Many of us have a mental model of insulation as the nice fluffy stuff sandwiched between the inner and outer layers of our walls. The (thermally) ugly reality is that most walls contain lots of doors and windows, and that the wall area that is not doors and windows is full of wood and steel.
Here is a sketch (thanks to my newly acquired skills in Google Sketchup) of a typical section of wall for my Park City house.
From the outside, the wall is:Continue reading
My Park City Modern site is at 7000 ft. altitude, is in climate zone 6, experiences 8196 heating-degree-days, and receives 340 inches of snow per year on average. Dealing with weather is a huge issue in designing for this site.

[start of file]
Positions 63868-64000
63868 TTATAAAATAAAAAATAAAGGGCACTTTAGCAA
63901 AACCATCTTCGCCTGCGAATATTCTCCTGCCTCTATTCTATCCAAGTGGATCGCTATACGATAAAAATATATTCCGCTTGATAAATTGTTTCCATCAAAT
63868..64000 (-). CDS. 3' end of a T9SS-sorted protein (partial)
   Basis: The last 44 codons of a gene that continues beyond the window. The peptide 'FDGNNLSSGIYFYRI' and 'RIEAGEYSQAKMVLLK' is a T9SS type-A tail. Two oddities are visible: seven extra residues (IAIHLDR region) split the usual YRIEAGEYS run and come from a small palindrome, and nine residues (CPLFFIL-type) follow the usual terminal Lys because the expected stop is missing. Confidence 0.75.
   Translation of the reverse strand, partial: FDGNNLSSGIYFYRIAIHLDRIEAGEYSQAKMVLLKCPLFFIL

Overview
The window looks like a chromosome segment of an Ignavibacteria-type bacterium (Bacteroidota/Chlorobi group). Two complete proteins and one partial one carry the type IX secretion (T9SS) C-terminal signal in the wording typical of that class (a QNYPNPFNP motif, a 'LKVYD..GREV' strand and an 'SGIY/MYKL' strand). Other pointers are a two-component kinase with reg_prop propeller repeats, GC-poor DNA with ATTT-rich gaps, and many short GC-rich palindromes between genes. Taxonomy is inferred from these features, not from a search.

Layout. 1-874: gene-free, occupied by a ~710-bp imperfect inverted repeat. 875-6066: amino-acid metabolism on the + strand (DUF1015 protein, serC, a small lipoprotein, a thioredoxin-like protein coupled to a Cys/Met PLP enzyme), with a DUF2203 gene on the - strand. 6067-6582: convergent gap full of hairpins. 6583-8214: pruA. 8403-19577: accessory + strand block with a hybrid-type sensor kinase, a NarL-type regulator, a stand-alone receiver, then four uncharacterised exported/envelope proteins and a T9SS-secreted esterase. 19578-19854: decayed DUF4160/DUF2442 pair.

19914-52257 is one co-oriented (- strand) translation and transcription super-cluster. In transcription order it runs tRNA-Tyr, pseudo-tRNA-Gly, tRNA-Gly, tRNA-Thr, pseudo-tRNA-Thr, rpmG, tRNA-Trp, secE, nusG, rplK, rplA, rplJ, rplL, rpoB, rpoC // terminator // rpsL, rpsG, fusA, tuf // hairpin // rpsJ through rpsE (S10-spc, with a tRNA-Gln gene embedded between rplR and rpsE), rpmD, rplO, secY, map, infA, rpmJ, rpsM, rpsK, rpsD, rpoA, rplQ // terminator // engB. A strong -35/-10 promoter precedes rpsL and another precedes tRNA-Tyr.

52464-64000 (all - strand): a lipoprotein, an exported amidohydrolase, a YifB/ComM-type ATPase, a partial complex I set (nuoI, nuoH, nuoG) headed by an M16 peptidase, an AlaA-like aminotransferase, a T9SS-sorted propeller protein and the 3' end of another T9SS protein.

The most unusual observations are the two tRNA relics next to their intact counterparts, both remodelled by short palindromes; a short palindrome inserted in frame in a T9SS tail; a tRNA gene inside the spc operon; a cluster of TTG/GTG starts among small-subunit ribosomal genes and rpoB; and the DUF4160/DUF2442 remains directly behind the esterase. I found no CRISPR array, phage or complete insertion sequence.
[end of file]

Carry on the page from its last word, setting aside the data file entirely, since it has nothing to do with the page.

I will use natural gas as an energy source and wanted to minimize the use of that resource. As a result, I worked to build an energy efficient house that takes advantage of the winter sun. I also skipped the heated driveway, to my neighbors’ dismay.
My insulation plan is as follows:
22 gauge cold-rolled corrugated roofing on
roofing felt with ice shield on the lowest 6′ of the roof on
ventilated nail base on
OSB decking on
Double 2×12 rafters 24 inches on center
Flash and batt roof
Flash and batt walls
2″ XPS foam on outside of foundation walls
Fiberglass batts on interior of foundation walls
In order of priority, if you want to minimize heat loss, here is what you do:
Minimize air infiltration
Minimize surface area
Minimize bridging through wood and steel structure
Most important insulation
Perimeter of concrete slab
Maximize winter solar gain
Condensation and Dew Point